One sibling will be overcome with fear, and you must help them confront that fear and become stronger for it. Another is enthralled in a blind rage, and you must calm them and help them see the folly of their tantrum. Another still will have embraced curiosity to the point of reckless abandon, hurting others in their quest to learn and see and play, and you must guide them to a gentler, more considerate touch. Later, you’ll encounter siblings captured by more complex emotions, like one who feels stuck in their ways; they feel as if they’ve lost control over their lives and, despite their best intentions, seem to hurt those only trying to help them. You must help them accept and move on. Finally, the last sibling was the most terrifying and beautiful to me. They have wrapped themselves in the comfort of illusion, a cruel dream that aids them in escaping the desolate reality that surrounds them. You must break those illusions and show them that there is beauty to be found in the real world, still.
This theme of emotional maturity and self-discovery extends beyond the ambiguous narrative, as well. All of your siblings possess the ability to manifest their emotions as a physical color, either blue or orange, with the former representing “down” emotions and the latter “up” emotions. No, I do not mean “negative” and “positive” emotions, as that is not the same thing. Blue siblings may feel introspective, pensive, or calm just as much as they might feel somber, depressed, or afraid. Red siblings may be feeling happy, confident, or curious just as much as they might be feeling angry or hurt.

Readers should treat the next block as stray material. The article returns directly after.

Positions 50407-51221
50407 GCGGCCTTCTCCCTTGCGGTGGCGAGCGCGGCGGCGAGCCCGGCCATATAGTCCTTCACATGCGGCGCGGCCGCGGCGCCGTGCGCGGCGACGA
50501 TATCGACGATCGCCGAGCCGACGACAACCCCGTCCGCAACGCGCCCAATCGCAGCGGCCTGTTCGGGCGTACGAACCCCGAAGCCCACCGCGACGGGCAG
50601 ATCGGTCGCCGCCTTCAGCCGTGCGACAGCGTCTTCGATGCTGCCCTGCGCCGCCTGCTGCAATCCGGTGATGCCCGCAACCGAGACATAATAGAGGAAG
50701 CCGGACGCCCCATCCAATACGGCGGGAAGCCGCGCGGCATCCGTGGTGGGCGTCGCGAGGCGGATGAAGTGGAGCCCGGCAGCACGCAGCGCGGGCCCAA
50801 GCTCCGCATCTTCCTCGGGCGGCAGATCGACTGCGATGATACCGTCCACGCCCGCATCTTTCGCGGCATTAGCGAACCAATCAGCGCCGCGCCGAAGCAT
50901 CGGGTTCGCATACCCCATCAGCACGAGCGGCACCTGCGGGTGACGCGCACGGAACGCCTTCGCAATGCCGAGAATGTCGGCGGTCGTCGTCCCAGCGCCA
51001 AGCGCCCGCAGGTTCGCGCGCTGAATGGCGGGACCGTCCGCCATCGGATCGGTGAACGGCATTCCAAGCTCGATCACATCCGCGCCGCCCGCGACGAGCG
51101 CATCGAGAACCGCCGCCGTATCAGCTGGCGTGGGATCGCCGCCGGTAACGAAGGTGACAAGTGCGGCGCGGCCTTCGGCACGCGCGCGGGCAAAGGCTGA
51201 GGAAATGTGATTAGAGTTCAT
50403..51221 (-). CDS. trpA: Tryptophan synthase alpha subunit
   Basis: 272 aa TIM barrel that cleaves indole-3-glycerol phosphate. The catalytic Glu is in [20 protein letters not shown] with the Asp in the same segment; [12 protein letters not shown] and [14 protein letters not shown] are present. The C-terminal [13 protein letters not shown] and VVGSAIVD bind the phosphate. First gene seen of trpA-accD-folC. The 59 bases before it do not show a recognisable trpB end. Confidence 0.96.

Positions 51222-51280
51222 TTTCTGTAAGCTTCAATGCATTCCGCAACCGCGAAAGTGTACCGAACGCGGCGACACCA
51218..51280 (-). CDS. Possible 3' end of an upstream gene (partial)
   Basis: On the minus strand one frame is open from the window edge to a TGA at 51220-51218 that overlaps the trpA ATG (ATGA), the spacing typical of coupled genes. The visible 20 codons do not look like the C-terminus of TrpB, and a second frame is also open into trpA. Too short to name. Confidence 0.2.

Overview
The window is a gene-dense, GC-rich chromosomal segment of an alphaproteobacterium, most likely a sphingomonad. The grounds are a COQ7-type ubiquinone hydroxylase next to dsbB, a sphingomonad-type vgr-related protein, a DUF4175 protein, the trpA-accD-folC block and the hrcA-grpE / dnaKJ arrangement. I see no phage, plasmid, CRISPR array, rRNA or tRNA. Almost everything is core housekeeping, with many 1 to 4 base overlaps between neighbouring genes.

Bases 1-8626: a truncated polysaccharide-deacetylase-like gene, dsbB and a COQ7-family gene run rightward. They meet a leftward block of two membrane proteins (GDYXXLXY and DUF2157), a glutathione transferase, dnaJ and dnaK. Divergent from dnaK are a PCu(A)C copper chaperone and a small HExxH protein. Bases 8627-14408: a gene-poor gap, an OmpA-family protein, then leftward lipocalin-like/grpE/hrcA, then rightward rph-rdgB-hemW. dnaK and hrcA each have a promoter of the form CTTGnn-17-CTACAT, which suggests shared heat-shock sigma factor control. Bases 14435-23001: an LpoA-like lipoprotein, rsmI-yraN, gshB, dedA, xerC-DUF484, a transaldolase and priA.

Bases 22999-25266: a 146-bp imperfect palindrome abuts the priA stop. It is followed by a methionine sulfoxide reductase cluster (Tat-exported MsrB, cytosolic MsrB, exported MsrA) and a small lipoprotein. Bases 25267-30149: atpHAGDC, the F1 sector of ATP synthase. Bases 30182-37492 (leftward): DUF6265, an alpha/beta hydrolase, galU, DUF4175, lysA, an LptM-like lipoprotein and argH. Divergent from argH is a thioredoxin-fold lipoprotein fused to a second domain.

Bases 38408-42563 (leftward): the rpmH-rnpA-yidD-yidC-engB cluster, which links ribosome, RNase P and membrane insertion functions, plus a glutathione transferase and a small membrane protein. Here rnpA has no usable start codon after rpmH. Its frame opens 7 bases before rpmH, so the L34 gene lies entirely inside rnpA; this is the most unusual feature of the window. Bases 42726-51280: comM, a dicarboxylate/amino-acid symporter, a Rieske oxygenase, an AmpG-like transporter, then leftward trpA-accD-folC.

I could also argue that the enemies you encounter throughout Strayed Lights are fractured, wayward fragments of negative emotions cast off from you or the sibling you seek to soothe. I do know that defeating these enemies or successfully soothing siblings comes with a powerful white light that represents peace and acceptance for me. During your journey, you will attempt to bring that peace to everyone you touch; you will discover and learn about these emotions as you grow, and you will elevate the entirety of your people through your actions. In the end, though, even after you’ve soothed every strayed light in the land, you’ll still have to confront the most frightening and powerful demon of them all: yourself.